On Wednesday 1 August 2018, South Africa’s women will join the #TheTotalShutdown campaign by taking to the streets and shouting, “Enough violence, enough campaigning, enough lip-service!”

Women and gender non-conforming people from Sonke Gender Justice, will be there, will you?

Women and girls are most affected by the scourge of gender-based violence. It is therefore appropriate for us to exercise our agency and take the lead in demanding justice and defining how GBV in South Africa is addressed. 

And while men are not being called upon to actively participate in marches on the day, they are being asked to support the #TheTotalShutdown by refraining from spending, filling in for women and gender non-conforming people at work and relieving mothers, wives and partners of their home duties.

August is a time set aside to honour the sacrifice South African women have willingly made in the name of freedom and liberation. It’s a month where the country commemorates and pays tribute to more than 20 000 women who on the 9 August 1956 marched to the Union Buildings in protest against the apartheid system’s pass laws, designed to segregate and limit movement of people of colour in South Africa.

In the past, the month has been an opportunity to celebrate the milestones made by this group of brave and determined women and their descendants. Not this year. Not when femicide and violence against women remains the challenge that it is. On April 28 2017, Karabo Mokoena was brutally murdered and then set alight by her then partner. The shocking act may have led to the viral #MenAreTrash campaign, but it did not lead to substantive intervention from our leadership. 

In a country where, according to a study conducted by the South African Medical Research Council in 2012, a woman is killed by her intimate partner every eight hours – women are left with no choice but to use their bodies to protect themselves.

Between the 2016 and 2017 reporting period, 49 445 cases of sexual offences were reported to police including 39 633 incidents of rape. Some of our sisters are slaughtered while holding protection orders against their abusers. There is nothing to celebrate when women and girls continue to live in fear for their lives when their sense of security is compromised even in private spaces where they should feel safe.

Every year, campaigns roll out to raise awareness of the levels of gender-based violence in this country. Viral social media campaigns such as #MenAreTrash and #MeToo in which women shared their personal experiences of sexual abuse, harassment and rape helped to spark important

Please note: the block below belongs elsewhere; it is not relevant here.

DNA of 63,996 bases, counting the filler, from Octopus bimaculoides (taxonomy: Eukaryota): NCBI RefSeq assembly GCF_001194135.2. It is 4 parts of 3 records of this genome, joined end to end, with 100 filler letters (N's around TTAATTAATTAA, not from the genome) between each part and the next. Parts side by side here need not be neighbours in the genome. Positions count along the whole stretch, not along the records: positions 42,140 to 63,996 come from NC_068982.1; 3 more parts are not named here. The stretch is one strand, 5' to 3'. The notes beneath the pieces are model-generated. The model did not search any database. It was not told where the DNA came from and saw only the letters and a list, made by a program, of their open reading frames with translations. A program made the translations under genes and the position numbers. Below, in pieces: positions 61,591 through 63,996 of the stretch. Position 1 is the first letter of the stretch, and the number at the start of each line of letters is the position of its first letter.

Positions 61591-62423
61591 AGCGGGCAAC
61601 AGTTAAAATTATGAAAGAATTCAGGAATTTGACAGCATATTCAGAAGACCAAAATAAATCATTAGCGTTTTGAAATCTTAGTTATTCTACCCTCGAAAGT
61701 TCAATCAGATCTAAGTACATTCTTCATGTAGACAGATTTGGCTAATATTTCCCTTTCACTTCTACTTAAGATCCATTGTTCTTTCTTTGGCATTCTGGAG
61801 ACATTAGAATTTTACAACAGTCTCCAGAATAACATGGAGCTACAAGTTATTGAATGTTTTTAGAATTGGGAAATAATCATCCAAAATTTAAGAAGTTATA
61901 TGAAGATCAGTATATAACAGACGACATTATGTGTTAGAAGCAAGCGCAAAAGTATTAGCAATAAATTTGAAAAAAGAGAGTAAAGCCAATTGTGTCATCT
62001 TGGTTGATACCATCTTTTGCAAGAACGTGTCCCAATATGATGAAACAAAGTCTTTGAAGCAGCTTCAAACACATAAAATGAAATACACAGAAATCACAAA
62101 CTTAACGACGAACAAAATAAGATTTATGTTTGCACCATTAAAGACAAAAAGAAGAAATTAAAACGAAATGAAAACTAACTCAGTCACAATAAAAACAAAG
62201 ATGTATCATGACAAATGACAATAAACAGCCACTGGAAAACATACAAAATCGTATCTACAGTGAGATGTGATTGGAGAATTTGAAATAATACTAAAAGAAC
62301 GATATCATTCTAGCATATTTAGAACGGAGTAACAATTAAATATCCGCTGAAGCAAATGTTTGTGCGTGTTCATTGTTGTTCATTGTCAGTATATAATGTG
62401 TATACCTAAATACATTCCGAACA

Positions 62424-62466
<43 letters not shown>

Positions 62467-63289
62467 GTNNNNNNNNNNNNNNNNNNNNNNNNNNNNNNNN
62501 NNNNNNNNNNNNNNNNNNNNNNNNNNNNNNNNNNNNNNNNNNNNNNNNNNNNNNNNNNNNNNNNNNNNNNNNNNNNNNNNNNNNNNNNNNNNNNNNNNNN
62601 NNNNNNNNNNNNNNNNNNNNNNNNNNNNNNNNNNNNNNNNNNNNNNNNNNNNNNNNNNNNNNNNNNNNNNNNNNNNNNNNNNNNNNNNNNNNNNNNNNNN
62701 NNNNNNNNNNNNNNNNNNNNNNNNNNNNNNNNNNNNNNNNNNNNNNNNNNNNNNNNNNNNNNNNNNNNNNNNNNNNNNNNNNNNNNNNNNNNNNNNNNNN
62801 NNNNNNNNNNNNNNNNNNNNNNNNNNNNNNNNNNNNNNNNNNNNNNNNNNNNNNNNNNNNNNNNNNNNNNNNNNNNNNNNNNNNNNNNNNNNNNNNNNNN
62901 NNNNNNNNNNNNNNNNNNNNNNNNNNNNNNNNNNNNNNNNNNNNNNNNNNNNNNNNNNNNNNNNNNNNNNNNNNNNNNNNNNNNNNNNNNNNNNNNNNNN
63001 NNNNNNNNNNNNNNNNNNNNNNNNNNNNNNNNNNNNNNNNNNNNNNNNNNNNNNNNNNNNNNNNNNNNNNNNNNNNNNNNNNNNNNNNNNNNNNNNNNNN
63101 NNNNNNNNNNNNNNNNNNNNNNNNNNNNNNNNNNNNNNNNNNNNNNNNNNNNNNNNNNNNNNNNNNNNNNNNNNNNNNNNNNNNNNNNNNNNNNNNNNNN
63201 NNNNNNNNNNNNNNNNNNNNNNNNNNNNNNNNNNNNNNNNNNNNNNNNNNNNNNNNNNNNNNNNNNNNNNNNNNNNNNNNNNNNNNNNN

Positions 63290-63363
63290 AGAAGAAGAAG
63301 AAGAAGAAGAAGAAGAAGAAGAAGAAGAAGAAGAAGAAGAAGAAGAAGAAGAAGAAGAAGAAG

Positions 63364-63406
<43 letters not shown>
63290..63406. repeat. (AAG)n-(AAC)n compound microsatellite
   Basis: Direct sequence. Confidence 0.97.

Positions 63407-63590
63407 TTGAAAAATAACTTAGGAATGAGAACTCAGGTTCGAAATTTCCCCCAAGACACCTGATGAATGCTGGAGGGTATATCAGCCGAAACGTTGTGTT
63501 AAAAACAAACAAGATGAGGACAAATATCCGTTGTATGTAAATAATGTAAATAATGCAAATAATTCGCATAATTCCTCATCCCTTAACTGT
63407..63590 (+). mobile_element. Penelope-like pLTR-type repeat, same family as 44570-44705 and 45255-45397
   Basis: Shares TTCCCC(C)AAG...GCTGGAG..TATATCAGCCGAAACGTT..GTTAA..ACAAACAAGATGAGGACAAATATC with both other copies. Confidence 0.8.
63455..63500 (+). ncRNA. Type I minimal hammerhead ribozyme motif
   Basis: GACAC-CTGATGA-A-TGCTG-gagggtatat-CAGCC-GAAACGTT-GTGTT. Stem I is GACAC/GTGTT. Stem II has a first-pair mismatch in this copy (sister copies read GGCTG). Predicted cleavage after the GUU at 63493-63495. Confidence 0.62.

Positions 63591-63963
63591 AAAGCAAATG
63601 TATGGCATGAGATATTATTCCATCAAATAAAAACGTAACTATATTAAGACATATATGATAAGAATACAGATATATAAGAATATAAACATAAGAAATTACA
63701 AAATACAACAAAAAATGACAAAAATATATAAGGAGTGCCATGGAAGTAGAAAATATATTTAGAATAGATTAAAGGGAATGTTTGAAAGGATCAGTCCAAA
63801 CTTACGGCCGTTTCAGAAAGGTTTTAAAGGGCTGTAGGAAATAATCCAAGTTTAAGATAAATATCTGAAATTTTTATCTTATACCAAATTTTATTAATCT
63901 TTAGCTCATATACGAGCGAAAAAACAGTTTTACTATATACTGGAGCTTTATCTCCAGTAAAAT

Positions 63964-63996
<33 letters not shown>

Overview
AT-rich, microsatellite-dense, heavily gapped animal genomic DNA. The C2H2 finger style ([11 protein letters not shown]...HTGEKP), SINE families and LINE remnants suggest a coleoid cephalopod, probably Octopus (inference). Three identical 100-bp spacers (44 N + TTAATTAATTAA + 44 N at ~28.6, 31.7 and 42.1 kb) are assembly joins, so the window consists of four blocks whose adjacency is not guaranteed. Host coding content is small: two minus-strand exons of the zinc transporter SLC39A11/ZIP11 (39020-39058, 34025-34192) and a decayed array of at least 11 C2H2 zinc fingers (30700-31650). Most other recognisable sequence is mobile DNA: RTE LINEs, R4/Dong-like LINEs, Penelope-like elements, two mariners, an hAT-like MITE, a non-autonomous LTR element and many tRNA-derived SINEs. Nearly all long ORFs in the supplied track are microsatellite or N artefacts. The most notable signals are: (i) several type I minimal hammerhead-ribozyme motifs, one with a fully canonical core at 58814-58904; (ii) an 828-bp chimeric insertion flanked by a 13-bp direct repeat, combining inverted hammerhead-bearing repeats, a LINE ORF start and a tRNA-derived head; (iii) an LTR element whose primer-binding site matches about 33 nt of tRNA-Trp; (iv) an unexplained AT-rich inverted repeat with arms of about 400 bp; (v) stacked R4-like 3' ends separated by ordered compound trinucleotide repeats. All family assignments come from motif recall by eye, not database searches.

conversations and yet, the scourge of gender-based violence continues. 

What will it take to get the attention of the decision makers who have the responsibility to address the issue? We need them to put in place policies such as a fully costed National Strategic Plan on Gender-Based Violence, we need the justice system to be strengthened and we need more sexual offences courts that are able to deal with sexual violence cases expediently.

Gender-based violence knows no race, economic status or class as it affects women and girls across the divide and so on 1 August we will all say “Enough!” We will not work; we will not contribute to the country’s bottom line. Instead, we will take our bodies onto the streets and join marches in Johannesburg, Cape Town and Bloemfontein. We will do what is necessary to get the attention of politicians, business and decision makers.

Major activities have been planned across the country. These include peaceful marches to the Union Buildings in Pretoria, to Parliament in Cape Town, to the Supreme Court of Appeals in Bloemfontein as well and marches in other parts of the country.

At these marches, a memorandum will be handed to the government with detailed demands for what needs to be implemented at government level, in the judicial system and within the police including a demand for a National Women’s Indaba to address GBV.

Will you be joining us?